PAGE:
Review: Warrior King, Evan Currie

Rating: 4 out of 5

I recently noticed that Books 6 and 7 of this series were out, so I wanted to refamiliarise myself with the previous volume and then jump to those two. Reading it again, I think I am drawing the same conclusions as I did the last time round: This is not the best book ever written, nor is it even a close second — what it is, however, is thoroughly enjoyable entertainment. Continue reading “Review: Warrior King, Evan Currie”

Review: The Hidden Life of Trees, Peter Wohlleben

Rating: 2 out of 5

This is a hard one to review. I enjoyed the subject, but not the author’s take on it. Taking a look at trees as actively living creatures is a mystifying concept to the vast majority, and it was my feeling that this book should change that — but the author’s attitude makes me expect that Winnie the Pooh will jump into the next scene. Continue reading “Review: The Hidden Life of Trees, Peter Wohlleben”

Review: Murmurs of Earth: The Voyager Interstellar Record, Carl Sagan

Rating: 3 out of 5

This was a weird one: a book dedicated to explaining why we sent a certain selection of our combined arts into space instead of other options. While I wholeheartedly stand beside the reason for which the people described within went through these actions, I found that aside some anecdotal stories (such as that of the Georgian evaluating traditional music as well as the numerous accounts of Beethoven) the book itself did not compel me to learn more. Continue reading “Review: Murmurs of Earth: The Voyager Interstellar Record, Carl Sagan”

Review: Sex at Dawn, Christopher Ryan & Cacilda Jetha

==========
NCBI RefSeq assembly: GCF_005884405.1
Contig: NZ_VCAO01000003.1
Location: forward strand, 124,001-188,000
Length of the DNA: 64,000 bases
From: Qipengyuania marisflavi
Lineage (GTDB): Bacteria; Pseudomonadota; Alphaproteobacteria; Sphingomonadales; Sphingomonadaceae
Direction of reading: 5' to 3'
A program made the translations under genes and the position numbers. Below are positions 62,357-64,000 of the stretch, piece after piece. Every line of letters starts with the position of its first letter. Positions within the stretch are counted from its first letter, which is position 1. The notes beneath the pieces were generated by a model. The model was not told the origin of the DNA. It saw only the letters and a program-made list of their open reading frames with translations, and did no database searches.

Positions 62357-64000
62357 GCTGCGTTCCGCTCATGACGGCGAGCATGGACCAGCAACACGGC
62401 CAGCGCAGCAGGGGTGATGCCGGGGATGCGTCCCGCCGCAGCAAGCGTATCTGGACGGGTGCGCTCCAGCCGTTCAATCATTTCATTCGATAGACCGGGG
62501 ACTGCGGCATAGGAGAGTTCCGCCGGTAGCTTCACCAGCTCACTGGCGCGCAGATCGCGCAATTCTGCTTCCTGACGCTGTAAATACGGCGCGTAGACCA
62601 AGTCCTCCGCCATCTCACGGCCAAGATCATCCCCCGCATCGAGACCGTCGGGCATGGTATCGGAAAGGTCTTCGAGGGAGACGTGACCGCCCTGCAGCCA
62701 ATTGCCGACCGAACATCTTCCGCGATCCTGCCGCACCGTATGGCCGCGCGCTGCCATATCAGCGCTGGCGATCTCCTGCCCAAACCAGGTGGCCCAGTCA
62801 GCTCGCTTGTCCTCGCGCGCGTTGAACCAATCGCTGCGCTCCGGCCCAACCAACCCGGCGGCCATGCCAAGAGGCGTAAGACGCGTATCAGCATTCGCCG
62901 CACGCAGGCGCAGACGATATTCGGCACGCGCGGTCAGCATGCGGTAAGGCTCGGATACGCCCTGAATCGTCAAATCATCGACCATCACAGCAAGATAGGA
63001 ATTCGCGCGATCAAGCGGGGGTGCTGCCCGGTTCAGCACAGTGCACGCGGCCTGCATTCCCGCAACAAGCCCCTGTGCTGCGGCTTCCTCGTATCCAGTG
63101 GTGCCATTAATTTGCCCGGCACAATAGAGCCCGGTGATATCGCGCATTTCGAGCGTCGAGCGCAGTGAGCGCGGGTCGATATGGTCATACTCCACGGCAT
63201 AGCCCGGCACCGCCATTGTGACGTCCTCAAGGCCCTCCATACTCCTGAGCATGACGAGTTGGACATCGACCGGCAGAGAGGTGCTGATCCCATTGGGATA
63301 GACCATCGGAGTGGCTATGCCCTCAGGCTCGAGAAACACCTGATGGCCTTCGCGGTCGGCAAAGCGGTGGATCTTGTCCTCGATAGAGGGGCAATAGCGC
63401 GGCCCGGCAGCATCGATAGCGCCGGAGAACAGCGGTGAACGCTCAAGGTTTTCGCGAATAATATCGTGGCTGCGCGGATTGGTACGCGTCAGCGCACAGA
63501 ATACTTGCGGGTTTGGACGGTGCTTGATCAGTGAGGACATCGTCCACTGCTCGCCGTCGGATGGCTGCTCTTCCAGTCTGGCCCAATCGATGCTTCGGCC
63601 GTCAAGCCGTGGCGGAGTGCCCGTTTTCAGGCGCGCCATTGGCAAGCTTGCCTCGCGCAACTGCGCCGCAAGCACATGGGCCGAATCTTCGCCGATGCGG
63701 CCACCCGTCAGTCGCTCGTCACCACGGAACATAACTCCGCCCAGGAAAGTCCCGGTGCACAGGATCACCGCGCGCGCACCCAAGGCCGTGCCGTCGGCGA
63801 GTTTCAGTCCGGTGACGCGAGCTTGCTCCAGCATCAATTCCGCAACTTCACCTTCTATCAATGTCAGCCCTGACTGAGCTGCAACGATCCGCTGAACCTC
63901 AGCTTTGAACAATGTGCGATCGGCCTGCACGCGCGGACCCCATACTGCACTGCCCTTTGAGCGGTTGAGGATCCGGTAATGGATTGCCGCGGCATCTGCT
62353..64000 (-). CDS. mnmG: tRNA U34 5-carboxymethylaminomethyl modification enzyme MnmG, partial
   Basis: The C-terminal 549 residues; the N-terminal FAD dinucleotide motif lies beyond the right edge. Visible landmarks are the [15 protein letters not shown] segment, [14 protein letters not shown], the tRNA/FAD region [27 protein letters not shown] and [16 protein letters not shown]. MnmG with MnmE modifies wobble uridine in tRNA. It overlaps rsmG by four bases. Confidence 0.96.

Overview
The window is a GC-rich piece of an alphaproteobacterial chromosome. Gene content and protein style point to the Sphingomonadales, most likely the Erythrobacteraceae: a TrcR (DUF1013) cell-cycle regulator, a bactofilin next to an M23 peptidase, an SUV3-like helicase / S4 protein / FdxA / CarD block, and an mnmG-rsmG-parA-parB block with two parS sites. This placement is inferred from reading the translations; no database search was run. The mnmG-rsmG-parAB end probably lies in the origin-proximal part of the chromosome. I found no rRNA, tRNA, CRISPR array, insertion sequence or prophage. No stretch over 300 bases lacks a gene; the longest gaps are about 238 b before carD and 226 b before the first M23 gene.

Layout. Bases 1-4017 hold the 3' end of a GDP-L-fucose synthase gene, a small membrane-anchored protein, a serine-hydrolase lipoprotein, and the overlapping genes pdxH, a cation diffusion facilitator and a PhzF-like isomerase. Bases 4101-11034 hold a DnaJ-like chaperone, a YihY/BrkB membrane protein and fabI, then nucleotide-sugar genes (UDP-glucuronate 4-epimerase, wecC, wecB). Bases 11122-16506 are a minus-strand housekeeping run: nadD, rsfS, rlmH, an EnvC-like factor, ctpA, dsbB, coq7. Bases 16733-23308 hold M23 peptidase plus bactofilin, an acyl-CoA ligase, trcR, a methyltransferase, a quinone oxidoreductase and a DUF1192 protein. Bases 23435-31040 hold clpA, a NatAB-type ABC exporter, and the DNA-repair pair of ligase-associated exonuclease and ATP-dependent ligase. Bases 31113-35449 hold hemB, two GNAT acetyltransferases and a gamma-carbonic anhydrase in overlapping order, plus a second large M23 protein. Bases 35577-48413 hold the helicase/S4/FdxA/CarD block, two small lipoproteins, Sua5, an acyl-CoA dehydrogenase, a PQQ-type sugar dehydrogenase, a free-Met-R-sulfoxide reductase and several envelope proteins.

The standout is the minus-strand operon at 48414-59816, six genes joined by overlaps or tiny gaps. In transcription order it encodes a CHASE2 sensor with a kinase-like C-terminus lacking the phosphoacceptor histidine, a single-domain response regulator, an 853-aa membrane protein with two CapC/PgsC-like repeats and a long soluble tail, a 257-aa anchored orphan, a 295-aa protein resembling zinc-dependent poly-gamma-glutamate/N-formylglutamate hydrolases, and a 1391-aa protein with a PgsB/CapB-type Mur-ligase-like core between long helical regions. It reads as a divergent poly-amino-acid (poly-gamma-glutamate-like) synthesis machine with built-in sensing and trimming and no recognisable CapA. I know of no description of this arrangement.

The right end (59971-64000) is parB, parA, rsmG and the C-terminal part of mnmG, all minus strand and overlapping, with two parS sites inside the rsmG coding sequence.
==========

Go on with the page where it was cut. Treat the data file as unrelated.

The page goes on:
Rating: 5 out of 5

Sex. What a loaded concept in this modern world… And, no matter where one looks, one is made to think it has ever been so divisive. Or, at least, that is what would be termed the “standard narrative”. I use this here not in the sense of the authors (who do like that terminology), but rather as the generic cultural framework in which we exist — and in which our existence, in many a way, has been made very difficult (though primarily for half of the population only). Continue reading “Review: Sex at Dawn, Christopher Ryan & Cacilda Jetha”

Review: This Sceptred Isle: The Dynasties, Christopher Lee

Rating: 5 out of 5

It was very easy for me to pick up another volume of ‘This Sceptred Isle’ as I absolutely adored the general historical collections I went through earlier this year. The one doubt I had was to do with this one’s name: “Dynasties”. I thought that though the Plantagenets and Windsors have their charms, it might not be that interesting. Firstly, I was mistaken — this deals with the common(er) dynasties (and the people who have actually been influential), and secondly, it was very interesting indeed to go through the stories of so many families. Continue reading “Review: This Sceptred Isle: The Dynasties, Christopher Lee”

Burg Kyda (Kiiu)

The cute tower now known as Kiiu carries the dubious distinction of being the smallest surviving Medieval military building in the Baltics. This should lead the intrepid explorer to think from the start that there’s not a lot to go around here even though what there is has a wonderful atmosphere. If Kiiu ends up being on your route, do stop by and take a look!

Continue reading “Burg Kyda (Kiiu)”

Review: The French Foreign Legion, Douglas Boyd

Rating: 2 out of 5.

This was a detailed history in many a way, and it is clear that the author is enthusiastic about the Foreign Legions and its engagements throughout the approximately two centuries it has been in existence. Mr Boyd goes starts by throwing the reader into the deep, expecting them to pick up on what was going on in Vietnam before taking a step back and describing the earliest Legion and its gradual development into an Algerian occupying army and from that the other conflicts it has participated in. Continue reading “Review: The French Foreign Legion, Douglas Boyd”

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